A variety of conditions can affect the retina, but most lead to visual impairment.
Within the retina, millions of rods and cones and other neurons collect and process visual information, transmitting this data to the brain. Damage to the retina due to retinal disease can disrupt this process and impair vision.
Contact your ophthalmologist at Wilkinson Eye Center if you’re concerned about any conditions related to the retina.
Types Of Retinal Diseases
Retinal diseases come in a variety of forms. Some are reasonably common and readily curable, while others are rarer and necessitate more complex care and treatment.
Common retinal diseases include:
Diabetic retinopathy is an eye disorder that can affect people with diabetes. When this happens, elevated blood sugar levels harm the retina's blood vessels, increasing the potential to expand and leak. Alternately, blood vessels can close, preventing blood flow. On the retina, aberrant new blood vessels can occasionally form, which can cause loss of vision.
The macula is located in the center of the retina. In macular degeneration, images are incorrectly received. Macular degeneration typically doesn’t impact vision in its early stages, other than a reduced capacity for seeing in low light. As the disease progresses, a person may experience wavy or blurred vision. Left untreated, all central vision can be lost.
A macular hole is a little flaw in the center of the macula. It can occur due to aberrant retinal and vitreous tension or following an eye trauma.
This is an inherited degenerative condition that gradually damages the retina and impairs peripheral and night vision.
The epiretinal membrane is a thin membrane or scar that covers the retina and resembles crumpled cellophane. Eyesight is distorted as a result of this membrane pulling up on your retina, making things appear distorted or blurry.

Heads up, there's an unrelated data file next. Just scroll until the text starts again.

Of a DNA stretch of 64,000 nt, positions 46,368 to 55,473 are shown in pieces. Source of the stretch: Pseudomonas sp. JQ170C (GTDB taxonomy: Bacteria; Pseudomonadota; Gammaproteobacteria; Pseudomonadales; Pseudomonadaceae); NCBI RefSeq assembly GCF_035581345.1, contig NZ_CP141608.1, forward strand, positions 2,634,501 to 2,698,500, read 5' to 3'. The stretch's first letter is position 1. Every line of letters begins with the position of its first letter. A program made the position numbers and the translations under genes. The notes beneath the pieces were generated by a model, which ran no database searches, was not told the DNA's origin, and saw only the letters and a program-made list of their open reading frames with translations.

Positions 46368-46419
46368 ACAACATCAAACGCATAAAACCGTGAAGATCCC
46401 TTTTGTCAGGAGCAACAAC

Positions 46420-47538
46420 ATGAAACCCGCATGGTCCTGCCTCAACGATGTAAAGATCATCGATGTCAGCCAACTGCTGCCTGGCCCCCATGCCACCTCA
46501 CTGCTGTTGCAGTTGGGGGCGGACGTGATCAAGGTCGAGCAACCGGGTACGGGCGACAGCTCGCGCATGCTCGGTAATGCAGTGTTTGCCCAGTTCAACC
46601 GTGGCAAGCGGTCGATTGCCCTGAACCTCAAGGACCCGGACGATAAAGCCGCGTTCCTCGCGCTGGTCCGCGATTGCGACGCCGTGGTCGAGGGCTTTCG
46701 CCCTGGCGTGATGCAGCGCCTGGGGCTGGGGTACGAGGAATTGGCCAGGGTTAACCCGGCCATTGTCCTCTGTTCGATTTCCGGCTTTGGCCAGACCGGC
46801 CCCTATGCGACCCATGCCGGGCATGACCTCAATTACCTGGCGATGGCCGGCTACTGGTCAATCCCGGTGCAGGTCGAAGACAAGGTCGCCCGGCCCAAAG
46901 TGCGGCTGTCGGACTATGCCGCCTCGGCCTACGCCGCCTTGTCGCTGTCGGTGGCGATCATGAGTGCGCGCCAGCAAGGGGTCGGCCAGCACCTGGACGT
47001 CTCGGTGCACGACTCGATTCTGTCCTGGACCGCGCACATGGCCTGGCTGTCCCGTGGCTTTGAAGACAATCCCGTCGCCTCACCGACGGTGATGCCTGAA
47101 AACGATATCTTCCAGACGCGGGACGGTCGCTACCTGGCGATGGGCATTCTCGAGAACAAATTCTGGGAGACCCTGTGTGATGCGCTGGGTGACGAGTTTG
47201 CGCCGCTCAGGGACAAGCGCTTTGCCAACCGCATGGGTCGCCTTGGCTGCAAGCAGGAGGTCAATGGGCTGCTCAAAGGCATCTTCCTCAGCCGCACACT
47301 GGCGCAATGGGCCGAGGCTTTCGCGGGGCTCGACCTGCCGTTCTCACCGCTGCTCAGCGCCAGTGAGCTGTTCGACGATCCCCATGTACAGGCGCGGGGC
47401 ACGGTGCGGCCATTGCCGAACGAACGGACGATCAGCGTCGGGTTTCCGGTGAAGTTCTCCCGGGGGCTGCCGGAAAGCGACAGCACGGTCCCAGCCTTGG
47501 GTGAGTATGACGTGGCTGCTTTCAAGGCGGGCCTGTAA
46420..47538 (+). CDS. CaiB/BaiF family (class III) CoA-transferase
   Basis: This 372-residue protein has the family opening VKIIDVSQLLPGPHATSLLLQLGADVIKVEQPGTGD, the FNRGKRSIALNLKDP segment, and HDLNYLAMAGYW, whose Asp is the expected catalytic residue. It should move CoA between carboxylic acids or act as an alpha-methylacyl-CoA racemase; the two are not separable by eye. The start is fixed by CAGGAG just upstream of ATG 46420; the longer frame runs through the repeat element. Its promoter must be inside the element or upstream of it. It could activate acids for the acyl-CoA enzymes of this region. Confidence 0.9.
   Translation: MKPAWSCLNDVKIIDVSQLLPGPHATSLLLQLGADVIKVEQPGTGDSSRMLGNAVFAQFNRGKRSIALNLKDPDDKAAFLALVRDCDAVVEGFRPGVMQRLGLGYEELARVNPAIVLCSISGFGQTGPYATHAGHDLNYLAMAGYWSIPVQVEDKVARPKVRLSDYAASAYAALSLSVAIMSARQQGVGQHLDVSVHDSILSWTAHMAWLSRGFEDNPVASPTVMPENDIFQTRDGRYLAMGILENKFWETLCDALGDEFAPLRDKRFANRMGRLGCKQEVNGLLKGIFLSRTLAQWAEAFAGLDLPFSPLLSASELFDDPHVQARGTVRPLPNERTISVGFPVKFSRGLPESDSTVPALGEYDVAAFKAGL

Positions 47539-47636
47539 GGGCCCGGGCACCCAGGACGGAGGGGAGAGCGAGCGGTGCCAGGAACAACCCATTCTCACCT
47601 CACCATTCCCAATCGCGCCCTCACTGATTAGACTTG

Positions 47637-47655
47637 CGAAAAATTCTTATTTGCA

This is when the retina detaches from the back wall of the eye, resulting in blurred vision. Total loss of eyesight is a possibility without retinal surgery.
A retinal tear is when the retina tears because of traction with the vitreous, a transparent, gel-like fluid in the center of your eye. A retinal tear often comes on suddenly.
The accumulation of fluid in the macula, which results in swelling, causes macular edema. This edema may cause visual distortion, blurring details, and washed-out colors.
This is characterized by inflammation inside the eye. The uvea is the middle layer of the eye between the whites of the eye and the retina. Uveitis primarily damages the uvea, but it can also damage other areas of the eye.
Symptoms Of Retinal Diseases
Although symptoms of retinal diseases vary, they can share common symptoms, such as:
- All or partial loss of eyesight
- Loss or reduction of peripheral vision
- Distorted, wavy vision
- Blurred, cloudy vision
- Specks or “cobwebs” in field of vision
- Sudden blindness
- Sparkles, or flashes of light
- Redness in the whites of the eyes
- Difficulty adjusting to changes in light
- Eye pain
Testing For Retinal Diseases
During a comprehensive eye exam, your ophthalmologist can check for the presence of retinal diseases using a variety of tests, including:
Dilated Retinal Exam
Using an ophthalmoscope and a light-emitting tool, the doctor examines the back of the eyes after dilating the pupils.
Wide-field Retinal Imaging
A special optical camera is used to view the back of the eyes. Single-image frames can be produced, which can be viewed on a monitor by the patient and the doctor.
Optical Coherence Tomography
The doctor uses an imaging instrument to map out the topography of the back wall of the eyes, revealing any optic nerve damage, macular holes, or retinopathy.
If you have any of the symptoms listed above or are concerned about having retinal disease, book an appointment with an ophthalmologist at Wilkinson Eye Center as soon as possible.